I have often heard it said that the number of ways to express a concept tells you how important that concept is. If that's true, the unknown must be quite important in medical practice. If you are a health care professional and want to describe a condition or situation that develops for no particular reason and has no identifiable cause, consider the words we have to say that:
- Idiopathic — Meaning "a disease arising from itself" (from the Greek, idios meaning "own" and pathos meaning "disease"), this term is applied to a number of conditions, including idiopathic thrombocytopenic purpura (also called immune thrombocytopenic purpura), a disorder of unknown cause in which one type of blood cells, the platelets, are attacked by the immune system, causing these blood cells to fall to dangerously low levels.
- Essential — This is most commonly used to describe hypertension (high blood pressure), and it applies to the vast majority of hypertension cases, which have no clear underlying explanation. Rarely (perhaps 5% of the time), high blood pressure is due to a specific, recognized disorder such as a narrowed artery near the kidney or excessive amounts of a hormone called aldosterone.
- Primary — As opposed to "secondary," this term usually is used for a symptom or disease that is not associated with any other disease. For example, "primary Raynaud's" describes the 90% of people with this condition who have no associated rheumatic disease; the other 10% have rheumatological disorders such as lupus or scleroderma.
- Cryptogenic — This is most commonly used to describe cirrhosis that develops for no identifiable reason. This is an example of a term that has largely been supplanted by advances in medical knowledge: Most cases of "cryptogenic cirrhosis" turn out to be due to fatty liver disease (also called NASH or non-alcoholic steatohepatitis)or hepatitis C, a virus only discovered in the last 20 years.
- Idiosyncratic — This is usually used in reference to an unexpected and unpredictable reaction to a drug, such as an allergic reaction.
- Fever of unknown origin (FUO) — As the name implies, this commonly used term describes people who have a fever but no recognized reason for it.
And there are still other terms to describe disorders of unknown cause. The remarkable thing is that not only are there many ways to say the same thing, but there are many basic conditions for which a cause has not yet been identified.
Why So Many Names?
A combination of factors probably has contributed to the multiple ways to say the same thing. Many of these conditions were named long ago and the name simply stuck. Others serve a useful purpose in segregating one category of illness from another, as is true with the notion of "primary" vs. "secondary," or simply in dividing the known from the unknown. It is also probably true that having a label for an illness provides some degree of comfort and security. Essential hypertension probably sounds better to the doctor and the patient than "elevated blood pressure of unknown cause."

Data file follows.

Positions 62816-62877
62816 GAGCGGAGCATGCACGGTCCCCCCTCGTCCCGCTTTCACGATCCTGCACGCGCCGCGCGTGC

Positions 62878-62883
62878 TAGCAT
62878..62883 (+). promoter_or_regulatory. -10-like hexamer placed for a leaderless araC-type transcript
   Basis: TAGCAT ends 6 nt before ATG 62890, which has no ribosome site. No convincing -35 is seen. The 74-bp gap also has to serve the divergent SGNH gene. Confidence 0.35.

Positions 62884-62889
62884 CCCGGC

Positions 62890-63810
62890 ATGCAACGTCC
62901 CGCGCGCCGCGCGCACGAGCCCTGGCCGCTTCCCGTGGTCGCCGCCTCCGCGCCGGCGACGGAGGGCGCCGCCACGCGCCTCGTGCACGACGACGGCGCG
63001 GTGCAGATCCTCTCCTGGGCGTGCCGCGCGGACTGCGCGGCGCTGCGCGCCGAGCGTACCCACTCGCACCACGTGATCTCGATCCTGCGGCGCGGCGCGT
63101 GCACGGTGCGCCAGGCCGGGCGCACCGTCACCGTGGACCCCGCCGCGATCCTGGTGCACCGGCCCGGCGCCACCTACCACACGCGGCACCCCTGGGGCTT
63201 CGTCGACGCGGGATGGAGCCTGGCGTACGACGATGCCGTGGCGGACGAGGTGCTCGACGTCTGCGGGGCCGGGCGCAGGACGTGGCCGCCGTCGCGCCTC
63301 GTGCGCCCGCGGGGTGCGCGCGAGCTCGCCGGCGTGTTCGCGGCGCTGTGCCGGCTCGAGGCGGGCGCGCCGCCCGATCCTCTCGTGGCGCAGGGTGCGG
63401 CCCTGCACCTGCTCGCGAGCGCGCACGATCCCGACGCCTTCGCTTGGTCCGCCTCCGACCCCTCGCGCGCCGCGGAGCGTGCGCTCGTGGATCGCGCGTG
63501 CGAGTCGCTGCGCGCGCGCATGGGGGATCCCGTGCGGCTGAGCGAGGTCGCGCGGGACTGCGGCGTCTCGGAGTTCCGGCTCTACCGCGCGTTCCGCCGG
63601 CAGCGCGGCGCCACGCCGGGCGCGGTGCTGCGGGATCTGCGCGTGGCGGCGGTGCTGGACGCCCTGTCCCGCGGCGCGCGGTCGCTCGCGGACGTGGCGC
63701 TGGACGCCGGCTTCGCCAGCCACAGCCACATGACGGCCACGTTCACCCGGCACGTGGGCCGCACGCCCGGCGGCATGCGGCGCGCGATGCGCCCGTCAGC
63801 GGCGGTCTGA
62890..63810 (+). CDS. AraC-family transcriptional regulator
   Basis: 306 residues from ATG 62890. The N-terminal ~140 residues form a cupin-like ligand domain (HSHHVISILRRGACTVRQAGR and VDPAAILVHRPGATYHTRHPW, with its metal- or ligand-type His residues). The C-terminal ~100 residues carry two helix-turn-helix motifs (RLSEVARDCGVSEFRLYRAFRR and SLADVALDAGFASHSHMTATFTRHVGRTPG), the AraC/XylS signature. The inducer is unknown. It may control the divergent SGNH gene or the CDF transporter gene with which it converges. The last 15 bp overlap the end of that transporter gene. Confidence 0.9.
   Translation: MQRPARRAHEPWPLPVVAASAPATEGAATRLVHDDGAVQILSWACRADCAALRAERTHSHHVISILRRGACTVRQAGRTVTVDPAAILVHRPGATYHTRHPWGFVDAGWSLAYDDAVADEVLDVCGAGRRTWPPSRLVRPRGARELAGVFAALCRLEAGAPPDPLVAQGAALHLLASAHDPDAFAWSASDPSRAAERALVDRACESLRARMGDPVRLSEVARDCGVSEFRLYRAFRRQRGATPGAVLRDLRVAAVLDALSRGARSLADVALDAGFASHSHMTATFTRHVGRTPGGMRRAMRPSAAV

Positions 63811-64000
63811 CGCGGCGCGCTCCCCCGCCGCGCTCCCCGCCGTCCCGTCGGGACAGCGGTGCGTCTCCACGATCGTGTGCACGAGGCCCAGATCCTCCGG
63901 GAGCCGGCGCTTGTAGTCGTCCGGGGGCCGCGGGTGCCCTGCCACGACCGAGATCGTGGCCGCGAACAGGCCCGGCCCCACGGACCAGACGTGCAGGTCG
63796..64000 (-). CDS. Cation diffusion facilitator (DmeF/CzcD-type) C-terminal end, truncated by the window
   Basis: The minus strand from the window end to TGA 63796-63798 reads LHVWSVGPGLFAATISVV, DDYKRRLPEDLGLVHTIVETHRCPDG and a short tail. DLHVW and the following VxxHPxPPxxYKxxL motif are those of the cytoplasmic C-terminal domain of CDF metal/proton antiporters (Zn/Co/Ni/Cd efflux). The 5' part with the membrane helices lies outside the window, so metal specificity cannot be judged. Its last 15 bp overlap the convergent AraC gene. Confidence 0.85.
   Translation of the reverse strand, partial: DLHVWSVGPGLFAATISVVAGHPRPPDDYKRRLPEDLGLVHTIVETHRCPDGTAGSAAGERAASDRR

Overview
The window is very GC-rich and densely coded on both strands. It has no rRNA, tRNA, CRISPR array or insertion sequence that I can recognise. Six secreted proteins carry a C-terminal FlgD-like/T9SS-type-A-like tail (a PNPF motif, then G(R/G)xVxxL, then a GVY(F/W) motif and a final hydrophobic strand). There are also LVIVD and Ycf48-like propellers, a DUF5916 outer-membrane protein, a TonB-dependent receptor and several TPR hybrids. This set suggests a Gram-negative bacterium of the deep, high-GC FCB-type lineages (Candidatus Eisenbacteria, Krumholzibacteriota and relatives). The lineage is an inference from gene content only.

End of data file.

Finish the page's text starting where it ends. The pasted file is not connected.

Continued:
Appreciating the Unknown
It surprised me to learn in medical school how much is unknown, and it surprises many of my patients when they realize it. The amount we do not know is almost surely underestimated and underappreciated.
While there is often a great deal of information about disease associations — those features that tend to go together — that's far from recognizing a cause. For example, we know quite well that obesity is associated with (is a risk factor for) type 2 diabetes; but why some people who are overweight develop diabetes while others do not is far from clear. Even with the recent identification of genes that increase the risk of disease, most of the time not everyone with that gene develops the disease. The reason for this is unknown most of the time. Similarly, we usually cannot explain why some people respond well to a particular treatment while another person with the same condition does not.
The Bottom Line
With so much unknown, perhaps it should be no wonder that there are so many ways to say "I don't know." Acknowledging what is not known and asking for a "translation" of terms that are unfamiliar will help to demystify medical information you may read or hear. And demystifying medical information is a major step toward understanding what your doctor is saying. Just don't be surprised if the ultimate explanation turns out to be a shrug of the shoulders.
Robert H. Shmerling, M.D., is associate physician at Beth Israel Deaconess Medical Center and associate professor at Harvard Medical School. He has been a practicing rheumatologist for over 20 years at Beth Israel Deaconess Medical Center. He is an active teacher in the Internal Medicine Residency Program, serving as the Robinson Firm Chief. He is also a teacher in the Rheumatology Fellowship Program.